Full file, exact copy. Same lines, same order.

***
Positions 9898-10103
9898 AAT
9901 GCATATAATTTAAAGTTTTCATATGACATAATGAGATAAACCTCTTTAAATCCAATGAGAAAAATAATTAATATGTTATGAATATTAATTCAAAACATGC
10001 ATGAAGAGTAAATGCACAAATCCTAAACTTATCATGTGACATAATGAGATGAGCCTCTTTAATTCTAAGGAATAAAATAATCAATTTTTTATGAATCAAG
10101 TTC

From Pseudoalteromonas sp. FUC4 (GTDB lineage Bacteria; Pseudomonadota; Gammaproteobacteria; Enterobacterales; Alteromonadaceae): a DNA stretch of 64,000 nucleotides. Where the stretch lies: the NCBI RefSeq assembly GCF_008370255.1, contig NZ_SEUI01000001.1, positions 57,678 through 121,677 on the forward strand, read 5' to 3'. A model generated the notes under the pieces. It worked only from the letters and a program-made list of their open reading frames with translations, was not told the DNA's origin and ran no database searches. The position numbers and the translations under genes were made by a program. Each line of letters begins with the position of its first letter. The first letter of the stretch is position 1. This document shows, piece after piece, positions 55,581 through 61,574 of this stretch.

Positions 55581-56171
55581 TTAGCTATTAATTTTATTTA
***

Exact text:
Positions 9898-10103
9898 AAT
9901 GCATATAATTTAAAGTTTTCATATGACATAATGAGATAAACCTCTTTAAATCCAATGAGAAAAATAATTAATATGTTATGAATATTAATTCAAAACATGC
10001 ATGAAGAGTAAATGCACAAATCCTAAACTTATCATGTGACATAATGAGATGAGCCTCTTTAATTCTAAGGAATAAAATAATCAATTTTTTATGAATCAAG
10101 TTC

From Pseudoalteromonas sp. FUC4 (GTDB lineage Bacteria; Pseudomonadota; Gammaproteobacteria; Enterobacterales; Alteromonadaceae): a DNA stretch of 64,000 nucleotides. Where the stretch lies: the NCBI RefSeq assembly GCF_008370255.1, contig NZ_SEUI01000001.1, positions 57,678 through 121,677 on the forward strand, read 5' to 3'. A model generated the notes under the pieces. It worked only from the letters and a program-made list of their open reading frames with translations, was not told the DNA's origin and ran no database searches. The position numbers and the translations under genes were made by a program. Each line of letters begins with the position of its first letter. The first letter of the stretch is position 1. This document shows, piece after piece, positions 55,581 through 61,574 of this stretch.

Positions 55581-56171
55581 TTAGCTATTAATTTTATTTA